Kernelized Supervised Dictionary Learning
Jabbarzadeh Gangeh, Mehrdad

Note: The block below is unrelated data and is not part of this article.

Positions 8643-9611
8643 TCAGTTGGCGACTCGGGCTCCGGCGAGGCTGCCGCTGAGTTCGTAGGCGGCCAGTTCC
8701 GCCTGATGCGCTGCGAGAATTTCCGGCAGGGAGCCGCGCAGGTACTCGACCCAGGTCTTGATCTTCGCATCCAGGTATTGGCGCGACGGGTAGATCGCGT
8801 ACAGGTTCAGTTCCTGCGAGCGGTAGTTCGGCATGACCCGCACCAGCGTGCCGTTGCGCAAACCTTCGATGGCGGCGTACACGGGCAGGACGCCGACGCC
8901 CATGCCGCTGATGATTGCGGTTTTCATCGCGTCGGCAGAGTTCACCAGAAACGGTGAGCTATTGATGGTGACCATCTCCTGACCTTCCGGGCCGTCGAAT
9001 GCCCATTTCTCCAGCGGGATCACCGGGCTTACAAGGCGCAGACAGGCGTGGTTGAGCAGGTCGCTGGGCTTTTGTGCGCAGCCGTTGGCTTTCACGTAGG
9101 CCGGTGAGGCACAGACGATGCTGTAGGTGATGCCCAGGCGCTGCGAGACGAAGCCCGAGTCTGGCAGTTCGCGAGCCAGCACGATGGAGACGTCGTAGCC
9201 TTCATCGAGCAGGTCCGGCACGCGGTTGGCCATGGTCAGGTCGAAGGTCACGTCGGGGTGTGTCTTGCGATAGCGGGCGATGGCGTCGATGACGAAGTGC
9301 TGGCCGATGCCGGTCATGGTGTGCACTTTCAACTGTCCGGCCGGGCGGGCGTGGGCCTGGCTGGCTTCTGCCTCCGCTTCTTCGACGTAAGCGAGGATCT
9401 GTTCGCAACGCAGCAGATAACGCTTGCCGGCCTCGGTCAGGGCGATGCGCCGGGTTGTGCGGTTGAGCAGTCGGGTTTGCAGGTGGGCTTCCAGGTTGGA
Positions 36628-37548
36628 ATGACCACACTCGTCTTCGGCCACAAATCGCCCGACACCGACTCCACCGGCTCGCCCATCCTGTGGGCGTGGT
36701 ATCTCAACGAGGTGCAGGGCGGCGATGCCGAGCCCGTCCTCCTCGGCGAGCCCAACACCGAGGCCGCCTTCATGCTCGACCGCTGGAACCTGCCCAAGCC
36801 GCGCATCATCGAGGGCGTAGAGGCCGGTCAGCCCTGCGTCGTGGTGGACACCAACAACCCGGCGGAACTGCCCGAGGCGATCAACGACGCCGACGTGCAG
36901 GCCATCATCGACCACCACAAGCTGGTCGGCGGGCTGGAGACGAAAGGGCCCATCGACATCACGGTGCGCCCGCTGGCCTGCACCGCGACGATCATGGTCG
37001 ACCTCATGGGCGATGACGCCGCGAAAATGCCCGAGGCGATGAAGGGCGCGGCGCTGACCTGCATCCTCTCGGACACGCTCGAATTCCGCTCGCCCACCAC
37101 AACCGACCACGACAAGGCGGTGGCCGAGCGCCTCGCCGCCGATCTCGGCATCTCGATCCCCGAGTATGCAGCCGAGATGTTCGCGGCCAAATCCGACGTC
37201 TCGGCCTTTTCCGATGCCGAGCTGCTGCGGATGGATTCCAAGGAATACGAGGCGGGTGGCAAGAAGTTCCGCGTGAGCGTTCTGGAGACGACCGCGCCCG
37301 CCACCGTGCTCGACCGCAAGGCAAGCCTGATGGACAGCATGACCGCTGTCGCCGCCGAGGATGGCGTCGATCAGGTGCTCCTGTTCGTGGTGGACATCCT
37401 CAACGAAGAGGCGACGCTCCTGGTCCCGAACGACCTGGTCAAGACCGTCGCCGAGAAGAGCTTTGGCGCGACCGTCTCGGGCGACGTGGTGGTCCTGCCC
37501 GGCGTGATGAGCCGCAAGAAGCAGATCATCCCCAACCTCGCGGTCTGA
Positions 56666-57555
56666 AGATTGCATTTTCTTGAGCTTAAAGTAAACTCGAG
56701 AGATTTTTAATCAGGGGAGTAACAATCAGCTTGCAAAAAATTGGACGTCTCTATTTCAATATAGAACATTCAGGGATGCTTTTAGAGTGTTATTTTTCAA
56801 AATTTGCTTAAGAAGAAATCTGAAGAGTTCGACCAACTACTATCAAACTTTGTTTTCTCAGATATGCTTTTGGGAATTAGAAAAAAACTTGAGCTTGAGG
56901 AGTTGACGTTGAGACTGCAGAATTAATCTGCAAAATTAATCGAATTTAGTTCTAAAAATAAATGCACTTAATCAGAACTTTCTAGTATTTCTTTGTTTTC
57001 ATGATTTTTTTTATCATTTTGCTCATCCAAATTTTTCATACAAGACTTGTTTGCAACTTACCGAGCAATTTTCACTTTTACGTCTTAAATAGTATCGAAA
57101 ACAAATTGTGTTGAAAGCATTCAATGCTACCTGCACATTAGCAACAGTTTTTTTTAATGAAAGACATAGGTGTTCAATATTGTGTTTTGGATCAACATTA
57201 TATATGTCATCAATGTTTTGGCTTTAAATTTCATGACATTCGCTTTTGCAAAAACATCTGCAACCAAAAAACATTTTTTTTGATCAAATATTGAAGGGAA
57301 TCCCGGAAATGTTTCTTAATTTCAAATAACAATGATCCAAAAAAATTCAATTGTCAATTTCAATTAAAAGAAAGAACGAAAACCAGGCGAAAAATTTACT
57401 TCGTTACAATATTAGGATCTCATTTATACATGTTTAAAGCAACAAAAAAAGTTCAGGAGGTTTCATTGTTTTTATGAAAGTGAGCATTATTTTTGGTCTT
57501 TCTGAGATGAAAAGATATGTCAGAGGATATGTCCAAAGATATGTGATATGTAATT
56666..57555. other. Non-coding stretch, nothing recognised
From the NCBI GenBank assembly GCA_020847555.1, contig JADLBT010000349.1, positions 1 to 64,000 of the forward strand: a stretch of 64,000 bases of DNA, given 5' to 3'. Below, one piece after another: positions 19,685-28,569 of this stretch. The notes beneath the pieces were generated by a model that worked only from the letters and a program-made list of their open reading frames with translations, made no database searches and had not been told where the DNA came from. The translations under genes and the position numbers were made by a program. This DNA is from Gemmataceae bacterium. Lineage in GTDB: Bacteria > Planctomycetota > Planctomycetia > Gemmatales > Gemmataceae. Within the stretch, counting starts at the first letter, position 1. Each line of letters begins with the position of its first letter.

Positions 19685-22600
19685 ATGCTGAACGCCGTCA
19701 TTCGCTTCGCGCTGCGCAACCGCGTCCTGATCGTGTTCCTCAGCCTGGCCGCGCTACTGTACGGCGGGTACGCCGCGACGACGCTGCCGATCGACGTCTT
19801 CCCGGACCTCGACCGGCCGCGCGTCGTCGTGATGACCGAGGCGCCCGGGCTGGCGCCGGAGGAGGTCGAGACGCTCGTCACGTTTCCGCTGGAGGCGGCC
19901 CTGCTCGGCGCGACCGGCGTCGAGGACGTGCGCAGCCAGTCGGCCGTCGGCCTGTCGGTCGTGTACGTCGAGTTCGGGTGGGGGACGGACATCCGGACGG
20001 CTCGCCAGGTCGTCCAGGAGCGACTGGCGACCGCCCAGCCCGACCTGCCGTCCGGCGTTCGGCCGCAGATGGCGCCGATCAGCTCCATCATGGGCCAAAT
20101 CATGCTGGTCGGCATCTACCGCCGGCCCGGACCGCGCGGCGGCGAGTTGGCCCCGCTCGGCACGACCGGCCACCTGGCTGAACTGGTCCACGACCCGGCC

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The representation of a signal using a learned dictionary instead of predefined operators, such as wavelets, has led to state-of-the-art results in various applications such as denoising, texture analysis, and face recognition. The area of dictionary learning is closely associated with sparse representation, which means that the signal is represented using few atoms in the dictionary. Despite recent advances in the computation of a dictionary using fast algorithms such as K-SVD, online learning, and cyclic coordinate descent, which make the computation of a dictionary from millions of data samples computationally feasible, the dictionary is mainly computed using unsupervised approaches such as k-means. These approaches learn the dictionary by minimizing the reconstruction error without taking into account the category information, which is not optimal in classification tasks. In this thesis, we propose a supervised dictionary learning (SDL) approach by incorporating information on class labels into the learning of the dictionary. To this end, we propose to learn the dictionary in a space where the dependency between the signals and their corresponding labels is maximized. To maximize this dependency, the recently-introduced Hilbert Schmidt independence criterion (HSIC) is used. The learned dictionary is compact and has closed form; the proposed approach is fast. We show that it outperforms other unsupervised and supervised dictionary learning approaches in the literature on real-world data. Moreover, the proposed SDL approach has as its main advantage that it can be easily kernelized, particularly by incorporating a data-driven kernel such as a compression-based kernel, into the formulation. In this thesis, we propose a novel compression-based (dis)similarity measure. The proposed measure utilizes a 2D MPEG-1 encoder, which takes into consideration the spatial locality and connectivity of pixels in the images. The proposed formulation has been carefully designed based on MPEG encoder functionality. To this end, by design, it solely uses P-frame coding to find the (dis)similarity among patches/images. We show that the proposed measure works properly on both small and large patch sizes on textures. Experimental results show that by incorporating the proposed measure as a kernel into our SDL, it significantly improves the performance of a supervised pixel-based texture classification on Brodatz and outdoor images compared to other compression-based dissimilarity measures, as well as state-of-the-art SDL methods. It also improves the computation speed by about 40% compared to its closest rival. Eventually, we have extended the proposed SDL to multiview learning, where more than one representation is available on a dataset. We propose two different multiview approaches: one fusing the feature sets in the original space and then learning the dictionary and sparse coefficients on the fused set; and the other by learning one dictionary and the corresponding coefficients in each view separately, and then fusing the representations in the space of the dictionaries learned. We will show that the proposed multiview approaches benefit from the complementary information in multiple views, and investigate the relative performance of these approaches in the application of emotion recognition.